A custom-engineered structural steel frame with a top-access walkway supports the system’s components and allows operators easy access to the dispensers for refilling them. It also creates two 10-dispenser parallel rows with about 50 inches of space between them. The powered infeed and outfeed conveyors along with the five scaling conveyors form a straight line between the two dispenser rows. This results in five batching zones that receive product from the four adjacent ingredient dispensers (two from each row). The conveyor moves the batch barrels along the line, stopping at each batching zone’s weigh station to collect material from the appropriate ingredient dispensers in each batching zone.

The system’s PLC controller has a flat-panel touchscreen that allows an operator to easily call up the various recipes, monitor the system’s components and operation, and manage inventory.

The polyethylene ingredient dispensers are approved for use in USDA, FDA, and 3-A Dairy applications. Dispensers that hold a sticky, non-free-flowing ingredient use air pads and vibrators to aid material discharge. A dust collection port connected to the company’s dust control system is inside each dispenser and removes dust generated during refilling.

At each weigh station, a screw feeder bulk-and-dribble-feeds the ingredient into a batch barrel. The company sets the maximum feedrate for each dispenser according to the ingredient it contains. A computer-controlled cutoff valve on the end of each screw feeder closes when the feeder stops, preventing material from the screw flight from falling into the barrel. Additionally, a dust collection port mounted above each weigh station near the screw feeders’ discharge collects any dust generated during feeding.

The system’s PLC controller has a flat-panel touchscreen that allows an operator to easily call up the various recipes, monitor the system’s components and operation, and manage inventory. For quality control, if an ingredient runs low during operation or an ingredient being filled into a batch barrel falls outside the system’s ±0.5-percent accuracy range, the PLC sounds an alarm and stops the system until an operator acknowledges it. The PLC also generates a tag that gives the lot number of each individual ingredient used in a recipe, allowing the company to track lot numbers from the ingredient manufacturer all the way into the finished product to provide complete quality control. The PLC is connected to the company’s plant-wide computer system, allowing remote monitoring of the batching process, automatic inventory control, and recipes to be downloaded directly from a central location rather than input manually at the PLC.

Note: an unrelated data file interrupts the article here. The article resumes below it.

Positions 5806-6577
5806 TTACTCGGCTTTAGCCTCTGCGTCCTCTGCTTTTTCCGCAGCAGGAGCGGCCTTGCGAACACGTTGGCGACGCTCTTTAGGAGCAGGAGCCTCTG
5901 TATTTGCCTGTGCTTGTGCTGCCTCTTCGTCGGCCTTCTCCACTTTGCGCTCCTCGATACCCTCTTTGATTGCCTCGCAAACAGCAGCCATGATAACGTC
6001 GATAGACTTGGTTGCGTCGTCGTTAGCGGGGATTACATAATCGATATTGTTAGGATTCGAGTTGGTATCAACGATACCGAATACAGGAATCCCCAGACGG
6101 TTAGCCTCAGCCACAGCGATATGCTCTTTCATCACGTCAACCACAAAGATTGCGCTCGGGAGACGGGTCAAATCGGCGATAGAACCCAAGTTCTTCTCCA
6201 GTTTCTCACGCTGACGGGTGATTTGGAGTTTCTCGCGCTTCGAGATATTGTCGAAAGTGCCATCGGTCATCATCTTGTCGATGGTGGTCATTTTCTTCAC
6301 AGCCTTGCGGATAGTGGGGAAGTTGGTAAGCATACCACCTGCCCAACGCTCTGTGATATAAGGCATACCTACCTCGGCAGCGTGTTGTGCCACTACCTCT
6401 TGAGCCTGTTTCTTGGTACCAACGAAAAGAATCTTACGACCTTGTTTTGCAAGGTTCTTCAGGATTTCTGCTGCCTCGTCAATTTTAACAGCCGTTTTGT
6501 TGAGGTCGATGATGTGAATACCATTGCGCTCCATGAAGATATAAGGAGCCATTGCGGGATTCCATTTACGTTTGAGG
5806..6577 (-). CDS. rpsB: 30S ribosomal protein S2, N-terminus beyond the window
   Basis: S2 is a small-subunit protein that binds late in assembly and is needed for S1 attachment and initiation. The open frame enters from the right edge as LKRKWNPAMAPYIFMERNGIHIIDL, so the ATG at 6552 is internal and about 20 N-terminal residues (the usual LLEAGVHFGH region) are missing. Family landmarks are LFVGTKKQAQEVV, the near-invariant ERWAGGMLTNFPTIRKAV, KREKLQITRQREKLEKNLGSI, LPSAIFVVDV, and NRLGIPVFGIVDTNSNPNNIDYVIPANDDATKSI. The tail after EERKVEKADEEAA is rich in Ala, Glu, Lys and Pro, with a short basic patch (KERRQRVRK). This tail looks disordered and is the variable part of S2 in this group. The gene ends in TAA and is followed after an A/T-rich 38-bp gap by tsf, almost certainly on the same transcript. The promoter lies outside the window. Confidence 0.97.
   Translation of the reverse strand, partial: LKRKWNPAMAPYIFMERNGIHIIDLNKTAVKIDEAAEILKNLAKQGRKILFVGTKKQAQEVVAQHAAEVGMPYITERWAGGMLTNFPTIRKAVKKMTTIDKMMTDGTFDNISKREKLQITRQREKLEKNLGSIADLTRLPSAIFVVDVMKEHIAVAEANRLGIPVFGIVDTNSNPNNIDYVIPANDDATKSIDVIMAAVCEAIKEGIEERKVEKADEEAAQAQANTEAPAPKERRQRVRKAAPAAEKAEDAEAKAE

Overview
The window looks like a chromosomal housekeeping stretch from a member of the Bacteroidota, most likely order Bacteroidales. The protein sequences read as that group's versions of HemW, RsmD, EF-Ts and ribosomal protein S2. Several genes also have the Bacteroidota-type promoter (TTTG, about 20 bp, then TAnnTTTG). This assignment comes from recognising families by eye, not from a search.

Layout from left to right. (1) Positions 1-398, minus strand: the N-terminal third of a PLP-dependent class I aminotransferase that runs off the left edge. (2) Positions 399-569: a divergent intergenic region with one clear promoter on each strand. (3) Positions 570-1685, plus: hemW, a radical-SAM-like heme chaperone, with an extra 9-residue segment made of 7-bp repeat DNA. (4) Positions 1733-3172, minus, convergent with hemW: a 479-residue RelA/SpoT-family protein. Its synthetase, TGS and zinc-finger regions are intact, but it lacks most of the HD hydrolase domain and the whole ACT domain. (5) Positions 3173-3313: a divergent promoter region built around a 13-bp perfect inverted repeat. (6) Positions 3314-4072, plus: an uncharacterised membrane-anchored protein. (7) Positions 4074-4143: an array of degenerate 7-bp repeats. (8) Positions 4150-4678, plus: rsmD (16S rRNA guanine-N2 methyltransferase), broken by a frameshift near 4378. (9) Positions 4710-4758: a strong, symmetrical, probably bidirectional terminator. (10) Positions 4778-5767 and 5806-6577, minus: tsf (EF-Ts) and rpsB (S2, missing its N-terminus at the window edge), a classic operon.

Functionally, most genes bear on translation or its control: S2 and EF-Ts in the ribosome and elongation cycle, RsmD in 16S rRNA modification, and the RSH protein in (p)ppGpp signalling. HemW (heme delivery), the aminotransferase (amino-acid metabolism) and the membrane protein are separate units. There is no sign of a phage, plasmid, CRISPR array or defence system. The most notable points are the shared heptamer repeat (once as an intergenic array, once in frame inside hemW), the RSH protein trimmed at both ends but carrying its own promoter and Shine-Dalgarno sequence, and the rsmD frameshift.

Automating the weighing and batching process

To batch a beverage product using the new system, an operator loads empty batch barrels onto the infeed conveyor, then accesses the PLC and calls up one or more recipes. For each recipe, the operator inputs the batch size, and the PLC calculates the percentages and weights for each ingredient. Next, the operator pushes the start button, and the infeed conveyor moves an empty barrel to the first scaling conveyor, which moves the barrel to the first weigh station. Once the barrel is in position, the PLC activates the screw feeders one at a time to feed the required ingredients into the barrel.

After the first weigh station’s ingredients have filled into the barrel, the conveyor moves the barrel to the next scaling conveyor, which moves it to the next weigh station. At the same time, the PLC calls up the second recipe in the queue (which may be the same as the first or a different one), and a second barrel moves into the system and is positioned at the first weigh station. When both barrels have been filled, the conveyors advance each barrel to the next weigh station, and the process continues for each recipe in the queue, with the barrels advancing through the system like a train, stopping at each weigh station to receive the required ingredients.

After a barrel exits the system onto the outfeed conveyor, it’s positioned on the checkweigh station so the PLC and operator can verify the total batch weight. The operator then covers the barrel, attaches a printed lot tag, and puts the barrel on a pallet that’s moved to the mixing area. The system, which is programmed so that a barrel can receive ingredients from one to 20 dispensers, can complete a batch containing five ingredients in about 6 minutes, depending on each ingredient amount.

Since installing the automated weighing and batching system, the company’s batching process has significantly improved.

Improving ingredient batching

Since installing the automated weighing and batching system, the company’s batching process has significantly improved. “We’ve cut the batching time in half and decreased the number of operators required,” says Berg. “The system was easy to learn how to use and has been working really well. The fast batch times are a definite improvement over hand-weighing the ingredients, and the removable dispensers are easy to clean if we want to switch ingredients; we simply lift the dispensers out of the frame and move them into the cleaning room.”

According to Berg, “Automating the process minimized cross-contamination by reducing manual labor involved in the batching process, and connecting the system to the dust collector simplified housekeeping and eliminated product waste. The system greatly improved the quality control of our products and will help us achieve Safe Quality Food certification. We’re even on target to see a three-year ROI.”

As seen in Powder and Bulk Engineering, September 2011.